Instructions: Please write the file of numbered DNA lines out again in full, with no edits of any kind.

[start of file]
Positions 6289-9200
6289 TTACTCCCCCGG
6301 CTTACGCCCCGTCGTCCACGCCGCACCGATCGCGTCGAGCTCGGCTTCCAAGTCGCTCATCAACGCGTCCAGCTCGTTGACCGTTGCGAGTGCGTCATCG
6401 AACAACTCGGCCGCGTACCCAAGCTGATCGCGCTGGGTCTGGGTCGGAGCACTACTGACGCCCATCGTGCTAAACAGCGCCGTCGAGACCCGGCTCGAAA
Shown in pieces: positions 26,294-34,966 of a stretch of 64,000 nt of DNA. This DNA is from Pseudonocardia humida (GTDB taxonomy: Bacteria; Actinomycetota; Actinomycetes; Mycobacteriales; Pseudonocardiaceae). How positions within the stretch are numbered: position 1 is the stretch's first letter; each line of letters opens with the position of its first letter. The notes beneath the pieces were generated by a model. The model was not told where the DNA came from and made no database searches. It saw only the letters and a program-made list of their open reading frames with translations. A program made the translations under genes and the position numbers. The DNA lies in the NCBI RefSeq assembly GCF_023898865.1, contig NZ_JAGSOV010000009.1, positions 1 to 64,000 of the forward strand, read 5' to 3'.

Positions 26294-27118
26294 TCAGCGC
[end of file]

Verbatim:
Positions 6289-9200
6289 TTACTCCCCCGG
6301 CTTACGCCCCGTCGTCCACGCCGCACCGATCGCGTCGAGCTCGGCTTCCAAGTCGCTCATCAACGCGTCCAGCTCGTTGACCGTTGCGAGTGCGTCATCG
6401 AACAACTCGGCCGCGTACCCAAGCTGATCGCGCTGGGTCTGGGTCGGAGCACTACTGACGCCCATCGTGCTAAACAGCGCCGTCGAGACCCGGCTCGAAA
Shown in pieces: positions 26,294-34,966 of a stretch of 64,000 nt of DNA. This DNA is from Pseudonocardia humida (GTDB taxonomy: Bacteria; Actinomycetota; Actinomycetes; Mycobacteriales; Pseudonocardiaceae). How positions within the stretch are numbered: position 1 is the stretch's first letter; each line of letters opens with the position of its first letter. The notes beneath the pieces were generated by a model. The model was not told where the DNA came from and made no database searches. It saw only the letters and a program-made list of their open reading frames with translations. A program made the translations under genes and the position numbers. The DNA lies in the NCBI RefSeq assembly GCF_023898865.1, contig NZ_JAGSOV010000009.1, positions 1 to 64,000 of the forward strand, read 5' to 3'.

Positions 26294-27118
26294 TCAGCGC